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by Marsha Michaelis
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Sat Nov 30, 2013
by Andrew Weiseth
Meals matter to the mission
Food matters. Meals matter.
Meals are full of significance. “Few acts are more expressive of companionship than the shared meal,” writes Carolyn Steel. “Someone with whom we share food is likely to be our friend, or well on the way to becoming one.” The word “companion” comes from the Latin words meaning “together” and “bread.”
We all have favorite images of good hospitality. I think of my friends Andy and Josie and their farmhouse kitchen: vegetables fresh with garden mud, hot buns with a shiny glaze, warmth from the old stove, and the gentle flow of conversation from which talk of God is never absent for long. As the Australian pastor Simon Carey Holt put it in one of his sermons, “Our life at the table, no matter how mundane, is sacramental—a means through which we encounter the mystery of God” (Dinner with the Family: A Sacramental Table, Luke 22:7–30).
Food connects. It connects us with family. It turns strangers into friends. And it connects us with people around the world.
Meals as mission strategy
And now Jesus, the Son of Man, has come.
But how does he come?
Does he come with an army of angels? Does he come on the clouds of heaven? Does he come with a blaze of glory? No, he “has come eating and drinking” (Luke 7:34).
The Jews of Jesus’ day would have said the Son of Man would come to vindicate the righteous and defeat God’s enemies. They didn’t expect him to come to seek and save the lost. And they would have said the Son of Man would come in glory and power. They would never have said he would come eating and drinking.
Jesus did evangelism and discipleship around a table with some fish, bread, and wine.
And Luke is not talking about just subsistence eating and drinking. Jesus says that, when he has a meal, the crowds say, “Look at him! A glutton and a drunkard, a friend of tax collectors and sinners!” (v. 34). A glutton, of course, is someone who eats too much, and a drunkard is someone who drinks too much. Jesus was seriously into eating and drinking—so much so that his enemies accused him of doing it to excess.
Earlier in Luke’s Gospel, the Pharisees and their scribes said to him, “The disciples of John fast often and offer prayers, and so do the disciples of the Pharisees, but yours eat and drink” (Luke 5:33). Jesus spent his time eating and drinking—a lot of his time. His mission strategy was a long meal, stretching into the evening. He did evangelism and discipleship around a table with some grilled fish, a loaf of bread, and a pitcher of wine.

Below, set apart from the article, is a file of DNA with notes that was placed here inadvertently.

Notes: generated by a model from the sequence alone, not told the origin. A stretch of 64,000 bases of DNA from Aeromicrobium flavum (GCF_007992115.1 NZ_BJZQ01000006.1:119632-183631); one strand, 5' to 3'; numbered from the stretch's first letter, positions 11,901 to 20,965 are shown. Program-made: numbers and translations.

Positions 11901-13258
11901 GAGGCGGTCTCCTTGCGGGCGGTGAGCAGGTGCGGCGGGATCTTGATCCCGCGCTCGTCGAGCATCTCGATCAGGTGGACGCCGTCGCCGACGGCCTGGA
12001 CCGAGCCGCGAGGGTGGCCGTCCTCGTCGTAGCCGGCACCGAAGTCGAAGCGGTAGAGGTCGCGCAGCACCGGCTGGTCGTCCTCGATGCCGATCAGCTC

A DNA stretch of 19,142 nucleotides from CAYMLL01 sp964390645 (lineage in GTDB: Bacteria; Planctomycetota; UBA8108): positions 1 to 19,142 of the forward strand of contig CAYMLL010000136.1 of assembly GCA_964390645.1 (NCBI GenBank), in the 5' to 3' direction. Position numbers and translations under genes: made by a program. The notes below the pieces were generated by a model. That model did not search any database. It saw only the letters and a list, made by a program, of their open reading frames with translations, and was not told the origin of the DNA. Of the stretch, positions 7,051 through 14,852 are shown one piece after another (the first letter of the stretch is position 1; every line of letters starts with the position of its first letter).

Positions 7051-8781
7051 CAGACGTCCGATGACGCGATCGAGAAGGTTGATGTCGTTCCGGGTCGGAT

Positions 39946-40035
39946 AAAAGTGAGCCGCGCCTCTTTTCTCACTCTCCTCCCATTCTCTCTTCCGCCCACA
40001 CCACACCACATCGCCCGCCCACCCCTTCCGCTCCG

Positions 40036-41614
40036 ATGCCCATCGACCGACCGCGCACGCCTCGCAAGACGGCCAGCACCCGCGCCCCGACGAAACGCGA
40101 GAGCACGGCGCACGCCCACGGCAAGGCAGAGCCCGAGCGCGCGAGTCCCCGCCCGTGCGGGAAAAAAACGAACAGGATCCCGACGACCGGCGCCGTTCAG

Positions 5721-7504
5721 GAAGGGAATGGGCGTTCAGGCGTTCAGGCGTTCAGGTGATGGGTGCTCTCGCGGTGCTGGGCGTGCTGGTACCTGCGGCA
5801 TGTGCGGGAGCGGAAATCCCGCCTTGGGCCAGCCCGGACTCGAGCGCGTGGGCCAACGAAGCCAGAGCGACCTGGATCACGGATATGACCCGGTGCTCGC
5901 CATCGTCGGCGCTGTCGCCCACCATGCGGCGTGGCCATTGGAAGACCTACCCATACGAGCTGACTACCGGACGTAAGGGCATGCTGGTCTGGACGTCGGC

Meals: Where food and grace meet
Jesus is called “a glutton and a drunkard, a friend of tax collectors and sinners.” This is why eating and drinking were so important in the mission of Jesus: they were a sign of his friendship with tax collectors and sinners. His “excess” of food and “excess” of grace are linked. In the ministry of Jesus, meals were enacted grace, community, and mission.
Meals are more than food. They represent friendship, community, and welcome.
So the meals of Jesus represent something bigger. They represent a new world, a new kingdom, a new outlook. But they give that new reality substance.
Jesus’ meals are not just symbols; they’re also applications. They’re not just pictures; they’re the real thing in miniature. Food is stuff. It’s not ideas. It’s not theories. It’s, well, it’s food, and you put it in your mouth, taste it, and eat it. And meals are more than food. They’re social occasions. They represent friendship, community, and welcome.
Share your life
I don’t want to reduce church and mission to meals, but I do want to argue that meals should be an integral and significant part of our shared life. They represent the meaning of mission, but more than represent it, they embody and enact our mission. Community and mission are more than meals, but it’s hard to conceive of them without meals.
We can make community and mission sound like specialized activities that belong to experts. True, it’s not always easy—it involves people invading your space or going to places where you don’t feel comfortable. But it’s not complicated. If you share a meal three or four times a week and you have a passion for Jesus, then you will be building up the Christian community and reaching out in mission.